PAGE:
Who gains? Only those who enjoy spreading hatred against Jews and who seek to divide minorities from each other. And also those who wish to maintain the oppression of Palestinians.

 

Don’t play Tommy’s game

Last week saw a vibrant and united anti-racist and anti-fascist march through London. It was cross-generational and multicultural. It had a big turnout from several trade unions and a bigger Labour Party representation than I can remember over many years. It was built through blocs representing different sections, interests, identities, each of whom gave their segment of the march its own character. And it was internationalist -– personified by the large bloc of Brazilians (which included  a separate women’s section) and supporters of the Brazilian left in the wake of Bolsonaro’s frightening victory.

IMG_7453What we witnessed last week were signs of a renewed confidence within a movement that any honest participant or observer would recognise has gone through difficult times in the last year, in the wake of global developments, but has begun to wake up to the urgent need to broaden its reach. Unfortunately, it has been the far-right in Britain, boosted by the advances it has made in America, and in Western and Eastern  Europe, that has had a spring in its step. Although individual, centralist, far-right UK organisations remain small, their ability to mobilise huge numbers of atomised cross-class forces around common racist and nationalist themes, and around a figurehead, has shown their strength and potential.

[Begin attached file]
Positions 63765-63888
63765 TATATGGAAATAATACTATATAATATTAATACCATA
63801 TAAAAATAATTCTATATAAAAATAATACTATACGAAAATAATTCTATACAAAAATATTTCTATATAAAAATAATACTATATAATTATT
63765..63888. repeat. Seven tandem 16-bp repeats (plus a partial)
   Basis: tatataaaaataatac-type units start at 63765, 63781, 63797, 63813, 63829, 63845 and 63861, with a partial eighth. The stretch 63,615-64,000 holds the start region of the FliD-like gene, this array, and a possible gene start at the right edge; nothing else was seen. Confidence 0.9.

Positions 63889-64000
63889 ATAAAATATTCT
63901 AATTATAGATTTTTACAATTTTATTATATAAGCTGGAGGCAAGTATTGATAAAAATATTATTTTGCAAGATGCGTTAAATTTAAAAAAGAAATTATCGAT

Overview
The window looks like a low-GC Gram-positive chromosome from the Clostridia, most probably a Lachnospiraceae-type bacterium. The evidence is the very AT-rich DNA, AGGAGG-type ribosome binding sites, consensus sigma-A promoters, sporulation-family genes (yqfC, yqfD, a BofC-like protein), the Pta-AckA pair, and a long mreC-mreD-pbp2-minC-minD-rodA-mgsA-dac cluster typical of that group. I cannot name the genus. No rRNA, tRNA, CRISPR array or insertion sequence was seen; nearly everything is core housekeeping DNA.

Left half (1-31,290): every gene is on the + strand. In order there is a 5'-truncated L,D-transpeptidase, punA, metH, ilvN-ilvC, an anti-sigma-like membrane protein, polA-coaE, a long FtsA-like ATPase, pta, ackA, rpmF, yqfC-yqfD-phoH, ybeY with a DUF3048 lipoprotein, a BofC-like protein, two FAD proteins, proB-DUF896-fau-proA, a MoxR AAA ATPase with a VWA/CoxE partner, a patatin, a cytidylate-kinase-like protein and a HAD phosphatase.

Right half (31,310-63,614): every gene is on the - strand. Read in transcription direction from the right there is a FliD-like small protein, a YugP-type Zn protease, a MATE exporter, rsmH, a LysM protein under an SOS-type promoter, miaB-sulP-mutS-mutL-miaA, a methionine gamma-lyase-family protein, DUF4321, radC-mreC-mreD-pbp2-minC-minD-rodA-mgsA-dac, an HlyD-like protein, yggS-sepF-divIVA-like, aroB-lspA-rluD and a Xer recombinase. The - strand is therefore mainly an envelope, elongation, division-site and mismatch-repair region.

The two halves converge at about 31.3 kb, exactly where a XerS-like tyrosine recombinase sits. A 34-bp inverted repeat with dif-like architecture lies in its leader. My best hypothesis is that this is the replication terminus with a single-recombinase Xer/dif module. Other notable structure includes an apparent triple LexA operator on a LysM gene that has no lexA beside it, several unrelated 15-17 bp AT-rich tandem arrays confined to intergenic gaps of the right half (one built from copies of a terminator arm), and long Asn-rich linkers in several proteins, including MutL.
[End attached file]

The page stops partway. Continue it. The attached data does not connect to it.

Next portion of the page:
18-Tommy-Robinson-GetThat figurehead – Tommy Robinson – has been ridiculed as a “poundshop Enoch Powell”. From a platform at one of our recent anti-fascist mobilisations I called him “the lummox from Luton” and a “two-bob Oswald Mosley”. Intellectually, that is probably true, but he is dangerous. And the people especially in the USA and Canada, that have been pouring money into his account are banking on him becoming a lot more dangerous.